15 September 2010

WWII Heroine Dies Alone In Obscurity

It is a sad truism that those who are most worthy of our admiration only receive it after death. Take Eileen Nearne for example...
Her secret is out. But it is too late for Eileen Nearne to bask in the glory Britain loves to bestow on its Second World War heroes.

She died alone, uncelebrated, on Sept. 2 of a heart attack at 89. Only on Tuesday did the nation learn of her bravery behind enemy lines: She went on a clandestine mission to France in 1944 at the tender age of 23 to operate a wireless transmitter that served as a vital link between the French Resistance and war planners in London.

Nearne posed as a French shop girl. She meanwhile helped co-ordinate supply lines and weapons drops in advance of the D-Day invasion that marked the beginning of the liberation of Europe, then stayed on the job until the Nazis caught her in July 1944 and sent her to the Ravensbruck concentration camp. She later escaped after being sent to a smaller nearby camp.

The accounts of her extraordinary deeds — her grace under fire — were made public by military historians and special forces veterans who had read Nearne’s secret files and knew what she had accomplished but declined to discuss. Her wartime role was not publicly acknowledged until local officials went into her apartment after her death and found a treasure trove of medals, records and memorabilia, including French currency used during the war.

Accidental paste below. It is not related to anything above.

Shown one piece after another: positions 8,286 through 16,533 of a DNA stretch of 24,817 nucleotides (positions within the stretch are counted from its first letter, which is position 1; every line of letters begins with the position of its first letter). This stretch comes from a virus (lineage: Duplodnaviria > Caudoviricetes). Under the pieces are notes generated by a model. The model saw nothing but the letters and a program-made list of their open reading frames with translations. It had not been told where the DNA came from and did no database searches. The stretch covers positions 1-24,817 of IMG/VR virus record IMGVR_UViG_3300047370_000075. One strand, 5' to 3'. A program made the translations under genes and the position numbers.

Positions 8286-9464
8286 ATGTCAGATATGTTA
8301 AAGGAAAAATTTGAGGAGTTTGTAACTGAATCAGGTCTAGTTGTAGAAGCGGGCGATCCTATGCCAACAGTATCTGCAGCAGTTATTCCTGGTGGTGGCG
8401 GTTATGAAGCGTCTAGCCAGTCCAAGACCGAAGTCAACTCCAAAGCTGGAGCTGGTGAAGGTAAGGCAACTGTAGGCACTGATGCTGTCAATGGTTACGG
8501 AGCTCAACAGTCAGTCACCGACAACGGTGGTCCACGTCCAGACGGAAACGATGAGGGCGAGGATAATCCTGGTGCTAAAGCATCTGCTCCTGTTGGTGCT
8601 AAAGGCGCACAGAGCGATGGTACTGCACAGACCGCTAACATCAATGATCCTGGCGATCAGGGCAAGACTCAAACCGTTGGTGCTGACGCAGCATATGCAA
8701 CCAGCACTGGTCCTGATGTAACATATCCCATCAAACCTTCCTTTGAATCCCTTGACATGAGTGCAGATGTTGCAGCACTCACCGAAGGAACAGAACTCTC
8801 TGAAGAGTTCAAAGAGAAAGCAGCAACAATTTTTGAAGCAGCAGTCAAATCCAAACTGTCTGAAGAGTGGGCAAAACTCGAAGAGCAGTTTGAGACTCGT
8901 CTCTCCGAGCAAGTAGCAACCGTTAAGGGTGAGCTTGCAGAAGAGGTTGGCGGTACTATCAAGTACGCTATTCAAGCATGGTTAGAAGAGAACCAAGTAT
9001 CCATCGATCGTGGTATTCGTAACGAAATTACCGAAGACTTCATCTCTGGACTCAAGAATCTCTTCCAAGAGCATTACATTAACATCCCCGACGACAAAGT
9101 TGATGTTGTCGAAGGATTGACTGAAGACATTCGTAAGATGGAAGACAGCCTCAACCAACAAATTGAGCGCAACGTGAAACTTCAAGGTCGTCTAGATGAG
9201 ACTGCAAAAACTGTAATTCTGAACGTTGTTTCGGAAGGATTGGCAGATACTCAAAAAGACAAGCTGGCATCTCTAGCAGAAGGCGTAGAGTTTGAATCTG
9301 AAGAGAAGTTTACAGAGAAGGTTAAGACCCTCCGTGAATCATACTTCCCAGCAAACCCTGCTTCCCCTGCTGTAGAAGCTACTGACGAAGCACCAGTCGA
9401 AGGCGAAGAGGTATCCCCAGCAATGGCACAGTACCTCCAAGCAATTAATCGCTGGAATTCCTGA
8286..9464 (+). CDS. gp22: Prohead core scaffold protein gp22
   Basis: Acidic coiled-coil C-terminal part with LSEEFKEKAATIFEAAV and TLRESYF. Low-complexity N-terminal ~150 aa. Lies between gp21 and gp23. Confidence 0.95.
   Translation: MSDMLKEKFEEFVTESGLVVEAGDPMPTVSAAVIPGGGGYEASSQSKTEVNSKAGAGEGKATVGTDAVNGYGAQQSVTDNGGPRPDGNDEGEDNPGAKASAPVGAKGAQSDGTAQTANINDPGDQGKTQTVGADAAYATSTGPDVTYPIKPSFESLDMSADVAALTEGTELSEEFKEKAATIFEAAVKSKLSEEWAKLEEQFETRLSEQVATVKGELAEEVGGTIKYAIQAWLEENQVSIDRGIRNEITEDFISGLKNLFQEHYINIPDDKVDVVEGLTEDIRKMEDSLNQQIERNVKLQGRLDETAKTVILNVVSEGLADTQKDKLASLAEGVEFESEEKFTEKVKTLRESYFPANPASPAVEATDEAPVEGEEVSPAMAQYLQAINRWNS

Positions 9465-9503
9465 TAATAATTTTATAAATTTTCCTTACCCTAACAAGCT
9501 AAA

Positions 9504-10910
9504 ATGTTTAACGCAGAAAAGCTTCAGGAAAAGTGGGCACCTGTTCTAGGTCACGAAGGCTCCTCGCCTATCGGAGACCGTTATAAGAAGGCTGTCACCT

"She was an excellent agent, very imaginative, but very unobtrusive, and that is a very important quality," said Royal Air Force veteran Beryl Escott, author of an upcoming book on the Special Operations Executive, set up by wartime leader Winston Churchill to infiltrate mainland Europe and provide support for Resistance forces. "It was vital and dangerous work, especially for wireless operators."

When Nearne was caught, according to Escott and others, she was able to endure water torture without cracking.

After the war, Escott said, Nearne and the other SOE agents who had survived tried to return to their normal lives in England and rarely discussed what they had been through. "They wanted to go back to their old life if they could," she said.

But Nearne maintained her secrecy until the very end, never discussing her wartime exploits with her neighbours in Torquay, the seaside town 300 kilometres southwest of London where she lived until her death.

She was facing a pauper’s funeral, but all that changed when officials found the medals and records linking her to clandestine operations. Now plans are being made for a funeral that will, officials say, give Nearne the recognition her heroism merits.
By: Shelldrake

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